The store is dead, or it’s not. The store associate is obsolete, or more important than ever.
Put aside the hyperbolic headlines and the reality of retail today is far more nuanced than clickbait would have you believe.
At NRF Tuesday, Shopgate VP of marketing Casey Gannon declared 2019 the year when the physical store evolves into something that looks a little bit different than what in-store retailing has looked like for decades. For too long the retail industry has debated the merit and methods of “applying the digital layer to the physical store,” Gannon told Sourcing Journal, but “this is the year it has to happen.”
Adam Levene, founder of retail tech platform Hero, couldn’t agree more. “Walking around NRF this week you see all these banners [proclaiming] ‘empower your associates,’” he shared at the PSFK Future of Retail conference Wednesday, referencing the annual trade show that brings more than 37,000 attendees to New York City each January. “Just a few years ago everyone said there would be no more associates.”
Proof of retail’s relevance lies not in schadenfreude surrounding the Sears death watch or chain stores closing hundreds of doors, but in the digitally native vertical brands making the leap from clicks to bricks, including some, like Everlane, that swore up and down never to invest in brick-and-mortar.
That online-only brands see the value of carving out their bit of real estate in the real world means stores will remain an elemental component of shopping. The key, according to Levene, is to extend the best part of the in-store experience—informed, engaging personnel—to the e-commerce channel.
Levene’s startup, Hero, plays in a similar space as platforms like Salesfloor, the store associate clienteling tool that enables online customers to connect and shop with local stores and associates. However, Hero is determined to maximize the value of physical store workers who at some point in the day or week, always find themselves with some downtime. Add in their omnipresent smartphones and retailers have valuable, underutilized human assets on their hands.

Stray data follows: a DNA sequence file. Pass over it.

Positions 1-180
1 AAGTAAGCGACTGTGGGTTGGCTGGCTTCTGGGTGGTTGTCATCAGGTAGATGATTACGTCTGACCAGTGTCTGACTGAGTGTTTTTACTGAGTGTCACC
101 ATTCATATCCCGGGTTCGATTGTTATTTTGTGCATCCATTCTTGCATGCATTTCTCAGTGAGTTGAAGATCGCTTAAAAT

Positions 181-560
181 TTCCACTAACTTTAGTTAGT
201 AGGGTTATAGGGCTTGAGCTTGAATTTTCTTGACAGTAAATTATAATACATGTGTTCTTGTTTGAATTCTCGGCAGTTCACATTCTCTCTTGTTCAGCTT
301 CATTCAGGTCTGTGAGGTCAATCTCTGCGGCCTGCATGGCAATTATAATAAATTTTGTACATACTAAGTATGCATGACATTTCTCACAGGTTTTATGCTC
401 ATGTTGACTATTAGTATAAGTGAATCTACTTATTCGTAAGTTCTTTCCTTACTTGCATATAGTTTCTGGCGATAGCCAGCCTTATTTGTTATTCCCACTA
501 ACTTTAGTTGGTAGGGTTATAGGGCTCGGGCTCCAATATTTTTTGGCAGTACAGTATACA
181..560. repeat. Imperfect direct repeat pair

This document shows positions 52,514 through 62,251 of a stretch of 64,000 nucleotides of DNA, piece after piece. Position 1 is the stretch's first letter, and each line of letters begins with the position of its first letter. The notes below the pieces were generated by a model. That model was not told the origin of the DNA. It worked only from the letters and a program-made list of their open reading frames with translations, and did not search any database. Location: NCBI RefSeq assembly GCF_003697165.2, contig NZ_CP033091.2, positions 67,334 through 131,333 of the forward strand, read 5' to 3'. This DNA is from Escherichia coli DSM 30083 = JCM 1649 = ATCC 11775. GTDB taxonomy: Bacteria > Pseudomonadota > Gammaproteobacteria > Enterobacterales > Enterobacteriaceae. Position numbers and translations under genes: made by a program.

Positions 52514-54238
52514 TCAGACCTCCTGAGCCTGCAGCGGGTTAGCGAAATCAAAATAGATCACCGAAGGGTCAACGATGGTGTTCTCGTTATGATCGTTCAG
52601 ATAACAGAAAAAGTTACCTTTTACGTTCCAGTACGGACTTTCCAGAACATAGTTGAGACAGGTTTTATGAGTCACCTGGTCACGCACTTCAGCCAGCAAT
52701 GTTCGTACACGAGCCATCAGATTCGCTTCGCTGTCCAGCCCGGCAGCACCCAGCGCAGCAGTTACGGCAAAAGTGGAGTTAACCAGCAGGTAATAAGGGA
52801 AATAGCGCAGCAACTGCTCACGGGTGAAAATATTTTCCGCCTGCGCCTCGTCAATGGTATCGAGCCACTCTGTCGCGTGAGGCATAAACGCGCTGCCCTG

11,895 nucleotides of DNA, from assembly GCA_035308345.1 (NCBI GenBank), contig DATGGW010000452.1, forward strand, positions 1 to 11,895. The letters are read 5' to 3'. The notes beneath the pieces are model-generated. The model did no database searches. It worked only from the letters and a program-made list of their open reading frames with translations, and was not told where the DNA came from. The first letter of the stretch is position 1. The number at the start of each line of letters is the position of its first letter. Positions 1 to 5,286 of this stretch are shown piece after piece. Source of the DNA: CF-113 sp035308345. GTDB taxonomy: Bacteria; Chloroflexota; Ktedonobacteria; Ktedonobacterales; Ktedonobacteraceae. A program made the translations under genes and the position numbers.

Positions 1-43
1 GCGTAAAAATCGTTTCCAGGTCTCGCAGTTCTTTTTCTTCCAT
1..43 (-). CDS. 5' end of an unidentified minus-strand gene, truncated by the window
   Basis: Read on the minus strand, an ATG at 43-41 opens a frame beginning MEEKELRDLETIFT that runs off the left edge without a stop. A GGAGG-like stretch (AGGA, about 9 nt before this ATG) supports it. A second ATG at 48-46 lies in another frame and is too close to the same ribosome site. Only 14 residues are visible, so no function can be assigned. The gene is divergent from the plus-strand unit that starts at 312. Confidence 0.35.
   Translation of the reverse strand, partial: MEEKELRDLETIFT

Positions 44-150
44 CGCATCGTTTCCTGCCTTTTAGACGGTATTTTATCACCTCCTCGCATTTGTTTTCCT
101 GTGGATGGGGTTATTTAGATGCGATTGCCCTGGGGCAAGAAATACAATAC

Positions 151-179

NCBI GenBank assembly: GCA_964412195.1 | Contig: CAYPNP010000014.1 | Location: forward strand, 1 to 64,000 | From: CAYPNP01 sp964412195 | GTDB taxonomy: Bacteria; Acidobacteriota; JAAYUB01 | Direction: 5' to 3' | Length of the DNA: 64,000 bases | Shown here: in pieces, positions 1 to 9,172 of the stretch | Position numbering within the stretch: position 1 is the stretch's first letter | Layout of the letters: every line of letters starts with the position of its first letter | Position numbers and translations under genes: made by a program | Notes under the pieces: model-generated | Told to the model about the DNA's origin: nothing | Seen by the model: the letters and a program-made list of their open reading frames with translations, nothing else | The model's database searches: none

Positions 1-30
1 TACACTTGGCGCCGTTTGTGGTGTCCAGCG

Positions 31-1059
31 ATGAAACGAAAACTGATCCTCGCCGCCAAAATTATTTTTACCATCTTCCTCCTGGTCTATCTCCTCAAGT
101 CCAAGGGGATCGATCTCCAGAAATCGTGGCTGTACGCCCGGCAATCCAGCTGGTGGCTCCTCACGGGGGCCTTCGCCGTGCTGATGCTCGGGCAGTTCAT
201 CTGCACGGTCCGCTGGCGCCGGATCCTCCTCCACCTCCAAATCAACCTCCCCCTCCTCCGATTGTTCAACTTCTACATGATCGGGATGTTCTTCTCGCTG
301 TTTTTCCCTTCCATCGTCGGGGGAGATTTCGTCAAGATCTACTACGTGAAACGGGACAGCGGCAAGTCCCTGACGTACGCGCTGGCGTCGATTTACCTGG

It’s simply a “no brainer,” Levene said, to connect these knowledgeable and available workers with online shoppers whose questions or concerns could be holding them back from converting. Technology like Hero represents a “huge win” for global retailers because “it’s the one thing they can own that Amazon can’t yet,” he added. As of now, Amazon still lacks the thousands of stores and scores more in-store employees—the physical presence and scale that give the IRL advantage to four-walled merchants, for the time being.
In just two short years, Hero has seen uptake by thousands of store associates across several countries, among clients including Ted Baker, Intermix, Harvey Nichols and Levi’s. It dabbles in the conversational commerce arena, as shoppers browsing on mobile tap a dedicated button to begin texting a flesh-and-blood associate. Here, said Levene, Hero’s algorithm kicks in, identifying what product the shopper’s considering and where he or she is located, so an associate in the store closest to the customer can be pulled into the conversation.
Messaging humanizes the interaction, eliminating the gap between the impersonality of e-commerce and the warmth of a face-to-face conversation, Levene stressed. The associate can fire off photos and videos, and even live-stream—anything to show the product in the right light or quell the customer’s qualms.
Levene pointed to the experience of one shopper looking for a Ted Baker dress for her 40th birthday. The associate snapped a shot of an oxblood frock, even including another photo of the party number styled with a necklace and trendy, fluffy topper. The result? A $1,500+ sale. Another e-commerce customer shelled out more than $15,000 for a John Hardy necklace after chatting with an in-store rep about the jewelry’s length and how exactly it falls along the neckline. And a Men’s Wearhouse staffer sent a video demonstrating how to capture your own chest measurements to a young customer shopping for a tuxedo to wear to prom.
Tools like Hero could be a factor in why more men are choosing to shop through their mobile devices.
“Last year almost half [of men] suggested that they wouldn’t engage a retailer on a mobile phone, and now it’s less than 20 percent,” Greg Petro, CEO of product decision-making platform First Insight, revealed at an NRF event. “They’re willing to engage with brands and in technology to support their retail behavior.”
Customers expect superlative service whether they engage with a merchant online or offline. “The very best retail experiences are focused on human connection,” Levene said.